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Gavin Young
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New director of KU Center for Teaching Excellence enthusiastic to maintain momentum

Fri, 05/23/2014

LAWRENCE — Andrea Greenhoot, associate professor of psychology, has been named the next director and Gautt Teaching Scholar at the University of Kansas Center for Teaching Excellence (CTE). Greenhoot is succeeding Dan Bernstein, who is stepping down after having led CTE for 12 years. She will move into her new role as director July 13.

The Center for Teaching Excellence was established at KU in 1997 as a faculty initiative, and faculty continue to guide its programs through a board of faculty members and a group of campuswide liaisons. The Center’s primary purpose is to build community among faculty members and to help make student learning visible.

Greenhoot currently serves as acting associate director of CTE, and she has been highly involved with the center for several years, including the 2001 Best Practices Teaching Institute and a three-year course design project, funded by the Spencer and Teagle Foundations, that was part of a network of projects at 13 research universities. More recently, she established the C21 Course Redesign Consortium, a learning community connecting faculty, staff, and students across campus to share insights on course redesign and the student experience.

“KU is in the midst of immense educational change and innovation, and CTE plays a pivotal role,” Greenhoot said. “I am enthusiastic about keeping up the momentum while continuing to explore new ways to promote innovation and high-quality teaching at KU. I’m committed to continuing to position us as a national leader in this work.”

Since 2009, Greenhoot has served as a CTE Faculty Fellow, and she has designed or led numerous conversations, workshops and presentations on teaching and learning, both on campus and elsewhere. She has presented her work on teaching and learning to the Association of American Colleges and Universities and the International Society for the Scholarship of Teaching and Learning. She has been published in numerous journals.

Greenhoot is excited to build upon the national presence Bernstein and CTE have built at KU, particularly their leadership role in national consortia such as the Bay View Alliance.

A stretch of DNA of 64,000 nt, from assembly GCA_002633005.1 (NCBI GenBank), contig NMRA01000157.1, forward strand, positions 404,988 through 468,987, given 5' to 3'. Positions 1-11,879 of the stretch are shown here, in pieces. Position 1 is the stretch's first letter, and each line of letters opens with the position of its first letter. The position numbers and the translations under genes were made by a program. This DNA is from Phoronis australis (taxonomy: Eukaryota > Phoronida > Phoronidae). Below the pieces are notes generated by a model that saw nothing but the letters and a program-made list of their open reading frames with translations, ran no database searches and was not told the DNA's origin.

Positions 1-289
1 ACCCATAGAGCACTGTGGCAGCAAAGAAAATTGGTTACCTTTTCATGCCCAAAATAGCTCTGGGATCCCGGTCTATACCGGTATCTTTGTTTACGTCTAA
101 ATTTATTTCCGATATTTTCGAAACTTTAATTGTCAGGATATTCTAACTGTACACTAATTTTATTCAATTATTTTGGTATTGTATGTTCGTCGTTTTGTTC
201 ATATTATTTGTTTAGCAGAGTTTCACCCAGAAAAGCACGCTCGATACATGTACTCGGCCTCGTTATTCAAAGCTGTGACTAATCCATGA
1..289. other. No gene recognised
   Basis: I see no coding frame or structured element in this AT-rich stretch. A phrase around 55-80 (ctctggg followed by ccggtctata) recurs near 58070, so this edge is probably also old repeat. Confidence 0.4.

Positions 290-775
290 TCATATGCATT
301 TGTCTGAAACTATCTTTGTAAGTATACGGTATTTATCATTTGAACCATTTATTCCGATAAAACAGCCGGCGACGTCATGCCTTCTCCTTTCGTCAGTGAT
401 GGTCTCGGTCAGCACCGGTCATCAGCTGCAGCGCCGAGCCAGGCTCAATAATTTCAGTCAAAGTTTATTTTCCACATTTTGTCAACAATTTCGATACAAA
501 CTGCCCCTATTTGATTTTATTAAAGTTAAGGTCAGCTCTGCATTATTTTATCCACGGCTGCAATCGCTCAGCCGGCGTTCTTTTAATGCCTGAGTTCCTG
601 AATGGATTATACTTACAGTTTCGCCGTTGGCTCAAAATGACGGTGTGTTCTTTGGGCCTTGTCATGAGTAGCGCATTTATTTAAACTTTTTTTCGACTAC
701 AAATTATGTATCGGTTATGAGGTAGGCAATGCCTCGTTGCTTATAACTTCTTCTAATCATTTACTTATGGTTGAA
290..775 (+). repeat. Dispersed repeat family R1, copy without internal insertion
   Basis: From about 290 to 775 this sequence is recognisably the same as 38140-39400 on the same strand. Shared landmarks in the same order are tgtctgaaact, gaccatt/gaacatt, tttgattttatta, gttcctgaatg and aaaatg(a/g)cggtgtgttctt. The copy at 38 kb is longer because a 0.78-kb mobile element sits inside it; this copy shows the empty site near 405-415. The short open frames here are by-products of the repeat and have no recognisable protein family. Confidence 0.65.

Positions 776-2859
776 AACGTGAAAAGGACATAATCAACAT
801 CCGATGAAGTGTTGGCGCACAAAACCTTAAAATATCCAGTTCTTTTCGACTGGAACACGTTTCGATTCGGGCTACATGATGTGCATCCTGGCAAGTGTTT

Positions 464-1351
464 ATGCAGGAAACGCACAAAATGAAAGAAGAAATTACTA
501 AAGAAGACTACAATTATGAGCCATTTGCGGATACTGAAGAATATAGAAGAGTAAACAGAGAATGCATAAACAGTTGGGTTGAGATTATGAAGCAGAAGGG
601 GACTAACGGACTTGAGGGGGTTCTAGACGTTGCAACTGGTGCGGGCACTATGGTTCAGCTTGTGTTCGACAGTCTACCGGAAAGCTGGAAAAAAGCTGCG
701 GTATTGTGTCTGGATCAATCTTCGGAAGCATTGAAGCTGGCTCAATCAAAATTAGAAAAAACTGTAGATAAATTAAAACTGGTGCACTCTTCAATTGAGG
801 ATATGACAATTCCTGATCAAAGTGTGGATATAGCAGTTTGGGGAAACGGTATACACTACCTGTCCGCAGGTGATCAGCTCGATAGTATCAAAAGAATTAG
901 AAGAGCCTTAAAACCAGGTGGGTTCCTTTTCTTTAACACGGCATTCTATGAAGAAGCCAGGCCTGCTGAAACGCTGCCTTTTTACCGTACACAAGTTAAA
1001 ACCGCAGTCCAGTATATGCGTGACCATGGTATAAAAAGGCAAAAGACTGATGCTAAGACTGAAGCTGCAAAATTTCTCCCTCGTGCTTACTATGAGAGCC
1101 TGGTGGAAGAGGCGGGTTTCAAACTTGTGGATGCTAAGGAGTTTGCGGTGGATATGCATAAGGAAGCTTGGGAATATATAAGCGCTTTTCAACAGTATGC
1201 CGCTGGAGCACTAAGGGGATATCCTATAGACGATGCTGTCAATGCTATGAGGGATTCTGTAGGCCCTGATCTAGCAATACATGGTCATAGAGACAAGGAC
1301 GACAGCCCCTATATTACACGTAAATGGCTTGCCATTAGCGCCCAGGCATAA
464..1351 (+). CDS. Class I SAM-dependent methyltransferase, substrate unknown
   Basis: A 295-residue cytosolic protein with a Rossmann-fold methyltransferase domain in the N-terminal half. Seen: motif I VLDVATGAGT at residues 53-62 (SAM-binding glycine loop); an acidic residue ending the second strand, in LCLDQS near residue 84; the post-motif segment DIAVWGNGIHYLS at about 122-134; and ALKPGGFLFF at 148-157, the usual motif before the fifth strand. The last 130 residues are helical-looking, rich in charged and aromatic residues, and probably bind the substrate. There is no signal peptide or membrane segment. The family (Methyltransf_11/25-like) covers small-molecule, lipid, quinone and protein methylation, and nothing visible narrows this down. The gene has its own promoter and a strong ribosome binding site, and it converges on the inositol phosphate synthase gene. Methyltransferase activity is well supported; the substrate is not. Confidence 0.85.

“CTE has had great success promoting collaboration and intellectual exchange about teaching on campus. Now our recent collaborations beyond KU, such as our partnerships with the other research universities in the BVA, have expanded and enriched our opportunities to exchange ideas about effective teaching," she said. "This national involvement is propelling a lot of new, exciting work on teaching and learning, both at KU and at our partner institutions.”

Greenhoot earned a bachelor's degree from Dartmouth College and a doctorate in developmental psychology from the University of North Carolina at Chapel Hill. She joined KU in 1999 and was named associate professor in 2006. She was recently named professor, effective fall, 2014 by Chancellor Bernadette Gray-Little. She is a 2009 winner of the Kemper Fellowship for Teaching Excellence and in 2013 was named Outstanding Woman Educator at KU.



With graduation just a few months away, James Robert Wilson, senior in sport management, took this photo of the Memorial Campanile while looking forward to KU commencement traditions. After walking through the campanile and down the Hill in May, Wilson plans to take a summer road trip, then pursue a master’s degree and help coach track and field. Wilson, who is from Abilene, Kansas, says, "Coming to KU has put me in contact with people from all over the world and opened my eyes to many new cultures.” His advice to all Jayhawks: "Make the most of your time here by trying new things.” Our advice to graduating Jayhawks: Enjoy your last semester. Where will your time at KU take you? Tags: #exploreKU #Graduation University of Kansas School of Education

#KUresearch targets pathogens that kill children, plague ranchers & leave U.S. open to attack.http://t.co/LRCcCQn9c8 http://t.co/GQqkomCBBb
KU welcomes President Obama Jan. 22, 2015, was a historic day on the Hill: President Barack Obama visited the University of Kansas campus (http://bit.ly/POTUSatKU), the first sitting president to do so in a century. More than 7,000 people — including many students and faculty who had spent hours in line to get tickets for the event — packed inside KU’s Anschutz Sports Pavilion to hear the president speak. Welcomed by Chancellor Bernadette Gray-Little with “Barack Chalk, Jayhawk!” Obama told the gathering “I’m a Kansas guy,” because his mother was from Wichita and grandparents were from Augusta and El Dorado. In his 35-minute talk, the president discussed themes (see official White House transcript http://1.usa.gov/1yMWJqy) from his 2015 State of the Union address, including his goal to lower the cost of attending college.


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